And what we do is we let 'P of x' denote the limit of ''P sub n' of x' as 'n' goes to infinity. In other words, for a fixed 'x', we look at what the sequence converges to as 'n' goes to infinity, and we denote that as a series. You see, what happens is 'x' is a variable here, but if you replace 'x' by a specific number, what's inside the summation sign becomes a constant which depends only on 'n', and we're back to our study of ordinary series again.
Now, what does 'P of x' mean in this case? Going back to our diagram, it means that, as we let n get bigger and bigger and we determine more and more coefficients, we get what? Hopefully, what's a better fit to the curve over here, that we get a greater degree of contact every time we tack on the next term in the series. Now, because this may seem a little bit abstract, let's illustrate this thing numerically.
Let's pick a specific example. And I'll pick an easy one to compute. Let 'f of x' be 'e to the x'. After all, what could be easier? Because the derivative of 'e to the x' with respect to 'x' is just 'e to the x', so the n-th derivative of 'e to the x' is always 'e to the x'. When 'x' is 0, 'e to the 0' is 1. So the n-th derivative of 'e to the x', evaluated at 0, is 1. If I divide that by 'n factorial', I just get '1 over 'n factorial''. In other words, the sequence of polynomials that approximates 'e to the x' is given by what? Summation ''x to the k' over 'k factorial'' as 'k' goes from '1 to n'.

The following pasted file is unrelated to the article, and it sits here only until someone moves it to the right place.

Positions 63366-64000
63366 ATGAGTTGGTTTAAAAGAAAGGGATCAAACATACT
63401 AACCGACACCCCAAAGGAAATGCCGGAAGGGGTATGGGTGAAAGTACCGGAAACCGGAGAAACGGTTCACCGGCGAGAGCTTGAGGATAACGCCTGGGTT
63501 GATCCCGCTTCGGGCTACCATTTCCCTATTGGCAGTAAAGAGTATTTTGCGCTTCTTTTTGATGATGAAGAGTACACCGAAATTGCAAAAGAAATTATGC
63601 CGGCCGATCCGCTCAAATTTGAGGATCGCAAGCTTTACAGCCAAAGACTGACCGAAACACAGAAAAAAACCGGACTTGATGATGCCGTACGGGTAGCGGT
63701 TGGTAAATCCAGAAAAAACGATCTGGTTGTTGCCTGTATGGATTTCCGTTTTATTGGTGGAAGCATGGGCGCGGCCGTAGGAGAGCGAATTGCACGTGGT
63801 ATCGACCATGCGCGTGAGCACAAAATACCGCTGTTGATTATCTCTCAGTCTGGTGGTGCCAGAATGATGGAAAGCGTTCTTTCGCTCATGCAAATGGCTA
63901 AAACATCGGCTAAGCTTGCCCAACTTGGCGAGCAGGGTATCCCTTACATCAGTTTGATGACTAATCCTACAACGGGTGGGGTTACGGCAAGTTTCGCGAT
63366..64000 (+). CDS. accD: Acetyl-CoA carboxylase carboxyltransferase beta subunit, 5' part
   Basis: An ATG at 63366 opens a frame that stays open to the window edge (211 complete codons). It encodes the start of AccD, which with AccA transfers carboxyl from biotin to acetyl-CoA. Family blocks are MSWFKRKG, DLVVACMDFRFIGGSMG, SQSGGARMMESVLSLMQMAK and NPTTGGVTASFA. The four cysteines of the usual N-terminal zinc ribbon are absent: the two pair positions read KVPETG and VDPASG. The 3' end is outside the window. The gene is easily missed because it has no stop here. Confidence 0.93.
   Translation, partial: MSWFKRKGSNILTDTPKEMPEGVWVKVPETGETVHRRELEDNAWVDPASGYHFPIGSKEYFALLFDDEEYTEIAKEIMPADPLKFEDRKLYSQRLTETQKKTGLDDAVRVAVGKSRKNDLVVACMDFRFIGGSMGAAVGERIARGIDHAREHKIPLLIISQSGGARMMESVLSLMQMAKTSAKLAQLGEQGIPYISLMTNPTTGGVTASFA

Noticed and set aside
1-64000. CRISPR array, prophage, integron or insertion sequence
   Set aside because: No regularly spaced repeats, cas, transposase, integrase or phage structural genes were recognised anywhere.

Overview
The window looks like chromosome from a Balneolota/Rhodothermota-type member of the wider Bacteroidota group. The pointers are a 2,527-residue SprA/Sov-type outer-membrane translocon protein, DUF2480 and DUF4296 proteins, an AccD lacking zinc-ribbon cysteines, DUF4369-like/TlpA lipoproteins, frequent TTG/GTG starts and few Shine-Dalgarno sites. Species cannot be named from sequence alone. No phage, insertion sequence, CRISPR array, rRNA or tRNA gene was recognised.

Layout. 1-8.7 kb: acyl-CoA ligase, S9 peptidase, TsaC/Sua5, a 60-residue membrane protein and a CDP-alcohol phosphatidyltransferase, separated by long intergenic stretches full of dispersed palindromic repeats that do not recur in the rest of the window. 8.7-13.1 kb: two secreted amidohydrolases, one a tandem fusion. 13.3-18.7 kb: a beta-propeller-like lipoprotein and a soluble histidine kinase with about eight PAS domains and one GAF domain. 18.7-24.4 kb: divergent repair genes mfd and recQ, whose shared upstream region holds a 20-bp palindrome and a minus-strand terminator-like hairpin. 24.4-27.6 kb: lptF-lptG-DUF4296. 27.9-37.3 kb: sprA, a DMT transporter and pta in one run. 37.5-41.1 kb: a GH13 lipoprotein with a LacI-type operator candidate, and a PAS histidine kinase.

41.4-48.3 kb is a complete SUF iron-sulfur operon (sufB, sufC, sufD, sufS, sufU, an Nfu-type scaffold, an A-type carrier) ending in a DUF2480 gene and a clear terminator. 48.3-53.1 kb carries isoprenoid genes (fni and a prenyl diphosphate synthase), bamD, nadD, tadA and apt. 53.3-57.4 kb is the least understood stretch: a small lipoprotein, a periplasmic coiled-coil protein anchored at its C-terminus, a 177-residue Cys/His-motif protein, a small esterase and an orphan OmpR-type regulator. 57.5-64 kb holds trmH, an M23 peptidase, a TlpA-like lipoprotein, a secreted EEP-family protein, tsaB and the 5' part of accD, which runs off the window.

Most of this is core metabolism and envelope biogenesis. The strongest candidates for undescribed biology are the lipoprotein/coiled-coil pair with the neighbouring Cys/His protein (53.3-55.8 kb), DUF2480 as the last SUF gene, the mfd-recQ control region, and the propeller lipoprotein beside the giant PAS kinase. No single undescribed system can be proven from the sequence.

And again, what this means is what? The first approximation is the line, 'y' equals 1. The straight line approximation for the highest degree of contact at the origin is 'y' equals '1 plus x'. The best quadratic approximation is 'y' equals '1 plus x plus ''x squared' over 2'. The best cubic fit is when 'y' is '1 plus x plus ''x squared' over 2', plus 'x cubed over 6'', 6 being 3 factorial. And we can continue on this way, getting better fits as we add more and more terms.
And again, I've spoken quite rapidly, the reason being that this part is done superbly in the textbook, complete with graphs, tables, and what have you. Now, here's the question. The question is, look it, we can compute 'Pn of x' for any given 'n'. And we intuitively get the feeling that, as 'n' increases, 'Pn' hopefully will look more like 'f of x'. In other words, what we would like to do is to be able to compare, or better still, to study 'f of x' by comparing it with the limit of 'Pn of x' as 'n' goes to infinity.